A map of March 1830 shows that a blacksmith’s forge once stood on the village green in front of the church – the outlines of the foundations can still be seen in very dry weather. The smith was reluctant to move across the road to his new forge (The Old Forge) at the top of Manor Lane, so his friends took him into Bury St Edmunds and got him drunk. He woke up in the morning in the new forge, all his tools and possessions having been moved in for him. There is no record as to how he felt about this – with a hangover too!
The Old Rectory was built in the 16th century about the time of the Reformation. Parish priests were expected to provide accommodation for travellers, which explains its large size. Of timber frame construction, the typical jettying overhang was disguised in later years when that style became unfashionable. In 1873 a new rectory was built, and in 1877 the building became the Horringer & Ickworth Working Men’s Club; one of the three oldest in the country.
The Old House was built in the 13th century. Its timber frame construction is not obvious. For many years the village Post Office was situated in the lean-to addition. The northern end was a public house, called the King William IV, for a few years, which dates that period in its history to 1820 – 1830. The fire plate is original. Both the Old House and The Old Rectory have their ghosts: The Old House ghost is a lady in grey; although nothing has been seen in The Old Rectory, workmen have had their tools removed and their clothes thrown down, and there are footsteps heard.
Weavers Cottage is one of the few houses along The Street which retains the jettying style typical of timber frame buildings. Part of it once housed a Dame School. Until 1963 it was divided into three cottages, said to have housed 40 people once upon a time. The ceilings downstairs are particularly fine. There is no evidence that weaving was carried on here, but it was used for wool-combing.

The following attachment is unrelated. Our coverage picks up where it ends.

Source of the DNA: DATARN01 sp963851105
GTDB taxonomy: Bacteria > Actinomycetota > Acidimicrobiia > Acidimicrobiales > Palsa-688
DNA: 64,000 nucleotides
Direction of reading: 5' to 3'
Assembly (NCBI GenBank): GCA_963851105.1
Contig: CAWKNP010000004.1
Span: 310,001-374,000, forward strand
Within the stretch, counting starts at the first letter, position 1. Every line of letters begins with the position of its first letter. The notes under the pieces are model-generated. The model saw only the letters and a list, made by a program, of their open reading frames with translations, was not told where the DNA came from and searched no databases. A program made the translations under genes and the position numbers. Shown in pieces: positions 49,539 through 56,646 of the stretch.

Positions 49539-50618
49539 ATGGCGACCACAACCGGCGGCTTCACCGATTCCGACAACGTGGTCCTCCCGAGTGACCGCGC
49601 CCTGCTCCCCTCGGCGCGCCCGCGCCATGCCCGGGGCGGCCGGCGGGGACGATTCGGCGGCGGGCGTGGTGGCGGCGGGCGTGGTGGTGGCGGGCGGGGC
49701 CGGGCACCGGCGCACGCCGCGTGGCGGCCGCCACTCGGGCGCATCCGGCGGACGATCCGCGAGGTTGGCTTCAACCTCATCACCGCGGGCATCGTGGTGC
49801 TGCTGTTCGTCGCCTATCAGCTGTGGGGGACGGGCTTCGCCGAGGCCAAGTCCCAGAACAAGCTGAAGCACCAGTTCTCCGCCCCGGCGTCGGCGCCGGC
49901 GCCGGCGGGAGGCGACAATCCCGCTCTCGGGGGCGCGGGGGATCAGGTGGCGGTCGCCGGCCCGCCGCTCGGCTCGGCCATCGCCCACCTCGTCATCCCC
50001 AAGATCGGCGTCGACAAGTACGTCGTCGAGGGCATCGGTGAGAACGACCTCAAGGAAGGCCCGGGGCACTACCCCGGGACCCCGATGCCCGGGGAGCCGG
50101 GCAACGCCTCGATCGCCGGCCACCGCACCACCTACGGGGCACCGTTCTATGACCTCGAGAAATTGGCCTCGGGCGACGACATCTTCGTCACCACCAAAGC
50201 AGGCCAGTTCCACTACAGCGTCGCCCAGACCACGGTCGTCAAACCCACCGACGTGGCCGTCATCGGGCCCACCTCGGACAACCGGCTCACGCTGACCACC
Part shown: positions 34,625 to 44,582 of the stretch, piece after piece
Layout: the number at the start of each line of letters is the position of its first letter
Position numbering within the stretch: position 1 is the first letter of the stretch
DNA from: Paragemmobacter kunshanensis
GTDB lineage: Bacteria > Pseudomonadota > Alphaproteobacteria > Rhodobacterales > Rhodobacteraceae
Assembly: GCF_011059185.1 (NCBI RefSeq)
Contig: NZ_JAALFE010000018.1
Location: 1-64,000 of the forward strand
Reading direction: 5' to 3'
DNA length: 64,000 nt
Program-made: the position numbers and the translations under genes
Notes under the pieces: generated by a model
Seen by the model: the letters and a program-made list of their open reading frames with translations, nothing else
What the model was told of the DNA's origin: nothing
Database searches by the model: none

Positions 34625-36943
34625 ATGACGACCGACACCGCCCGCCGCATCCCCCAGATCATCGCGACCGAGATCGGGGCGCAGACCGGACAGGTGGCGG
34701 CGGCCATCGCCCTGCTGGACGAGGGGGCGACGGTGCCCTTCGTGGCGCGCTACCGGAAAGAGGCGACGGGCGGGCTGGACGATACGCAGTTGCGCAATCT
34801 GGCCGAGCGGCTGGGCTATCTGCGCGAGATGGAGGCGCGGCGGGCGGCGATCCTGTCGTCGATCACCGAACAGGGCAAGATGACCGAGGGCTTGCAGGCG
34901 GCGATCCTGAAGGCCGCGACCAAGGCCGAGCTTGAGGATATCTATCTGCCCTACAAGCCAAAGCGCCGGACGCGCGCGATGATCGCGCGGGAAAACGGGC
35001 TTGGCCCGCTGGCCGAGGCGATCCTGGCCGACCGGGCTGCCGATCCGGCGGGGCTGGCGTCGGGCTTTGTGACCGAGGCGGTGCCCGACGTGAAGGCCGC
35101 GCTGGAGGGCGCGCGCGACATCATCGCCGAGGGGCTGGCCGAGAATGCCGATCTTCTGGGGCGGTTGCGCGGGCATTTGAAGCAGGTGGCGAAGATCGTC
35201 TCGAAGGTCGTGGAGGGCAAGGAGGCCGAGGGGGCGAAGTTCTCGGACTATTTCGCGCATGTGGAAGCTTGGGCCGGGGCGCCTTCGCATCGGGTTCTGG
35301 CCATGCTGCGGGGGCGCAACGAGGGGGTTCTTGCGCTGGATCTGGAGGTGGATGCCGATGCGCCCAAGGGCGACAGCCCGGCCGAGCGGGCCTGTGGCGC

College House’s plain facade hides its long history. In the Middle Ages it was simply The College. It was attached to Bury St Edmunds Abbey to house young priests during their training, but after the Dissolution it became a farmhouse.
Street Farm once stood on Horringer Great Green. In its 500 year history it has been known as Half Way Farm, Doubles Farm and, when it was a pub, The Blue Moon.
Godfrey’s Cottage was a Dame School in 1815.
Brick Kiln Cottage stands at the spot long known as Bilson’s Gate. The field beyond the house is Brick Hill, a corruption of Brick Kiln. Bricks for Ickworth Mansion, The Old Shire Hall, Bury St Edmunds, and the chimney stacks of the houses along The Street were made here. In 1525 William Hill produced 20,000 bricks for Hengrave Hall at eight pence (3.3p) per hundred.
The Church is a 14th century building in which almost everything has been replaced in the original style. There is extensive flint flushwork on the porch and battlements. The west window is unrestored perpendicular. The east window of the chancel is in the decorated style, carefully repaired. The font is 13th century with painted shields of the Bury St Edmunds Abbey, and the Brooke, Gipps, Jermyn and Lucas families. The roof is single-braced and is original. The east window was installed in 1946 by J.E.Nuttgens of High Wycombe.
Researched and written by Eric Lucas Esq